Sunday, 31 January 2010

Sao Paulo teachers fight casualisation

The photo shows CPERS members on the march at the start of the Social Forum meeting in Porto Alegre. CPERS has twice forced the state governor to retreat from attacks on teachers' conditions over the last two years.

Apeoesp - the biggest union in Latin America
I travelled to Sao Paulo to meet with members of Apeoesp, the teachers' union for Sao Paulo state. With around 150,000 members, they are the biggest union in Latin America.

Apeoesp colleagues explained how they faced an attack from their state governor which aims to increase the casualisation of teachers. This was to be done by subjecting teachers to an annual 'test'. The results have just come out and only about half of teachers have been told they have 'passed', threatening many long-serving teachers' eligibility for work. At best, they will only be allocated a few hours of work a week.

This attack - which is a warning to teachers in England and Wales facing our own 'MOT test' - is of course heralded as a way to 'keep up standards'. Of course, it is really about blaming teachers for problems in education and keeping teachers fearful of their jobs. Answers to a narrow 'multiple-choice test' do not measure the worth of a teacher. As the teachers' say, colleagues have gained their teachers' qualification - they should not have to now pass this annual test to prove their abilities.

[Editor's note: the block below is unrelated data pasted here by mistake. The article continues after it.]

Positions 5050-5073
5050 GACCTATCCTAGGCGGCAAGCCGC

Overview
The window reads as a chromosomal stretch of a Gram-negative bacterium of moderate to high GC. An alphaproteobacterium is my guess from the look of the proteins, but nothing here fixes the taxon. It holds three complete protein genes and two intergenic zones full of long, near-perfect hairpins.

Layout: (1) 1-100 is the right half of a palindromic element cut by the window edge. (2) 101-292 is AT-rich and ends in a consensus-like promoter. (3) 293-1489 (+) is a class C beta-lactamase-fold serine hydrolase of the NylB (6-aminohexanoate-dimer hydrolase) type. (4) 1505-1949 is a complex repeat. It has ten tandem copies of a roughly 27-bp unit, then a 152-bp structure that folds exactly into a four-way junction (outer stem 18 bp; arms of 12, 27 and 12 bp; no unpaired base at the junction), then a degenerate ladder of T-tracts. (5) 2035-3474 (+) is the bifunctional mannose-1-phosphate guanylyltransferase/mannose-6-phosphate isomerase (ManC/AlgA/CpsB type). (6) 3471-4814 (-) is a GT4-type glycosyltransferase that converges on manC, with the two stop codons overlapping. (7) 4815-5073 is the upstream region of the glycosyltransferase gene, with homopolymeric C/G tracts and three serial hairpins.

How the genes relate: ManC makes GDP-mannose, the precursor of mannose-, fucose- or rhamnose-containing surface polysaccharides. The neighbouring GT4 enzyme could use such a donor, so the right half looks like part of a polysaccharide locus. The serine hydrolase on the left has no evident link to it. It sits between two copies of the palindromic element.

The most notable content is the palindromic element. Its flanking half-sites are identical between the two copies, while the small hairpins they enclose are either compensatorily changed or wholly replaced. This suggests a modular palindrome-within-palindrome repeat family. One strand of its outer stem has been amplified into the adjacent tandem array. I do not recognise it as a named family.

Unfortunately, the struggle has been complicated by some in the leadership of the union having links to President Lula's government - who have a similar education policy to the right-wing state governors'. Lula may have been elected with a history as a fighting trade unionist, but his policies no longer represent the interests of trade unionists as they did in the past (doesn't that sound familiar too!).

The discussion was also useful to exchange views about trade union organisation and our respective school systems. Brasilian schools work three 'shifts' a day to educate all children. Union meetings certainly can't be 'after school' as they would clash with the 'evening shift'. But general meetings are held four times a year during school time and every school rep is allowed to attend. Each 'shift' has a rep, so this could be up to three reps attending per school. With school union reps in England struggling to get release time from some bullying Headteachers - and some areas finding it difficult to build quorate general meetings - wouldn't this be a good example to demand ourselves?!

Martin Powell-Davies

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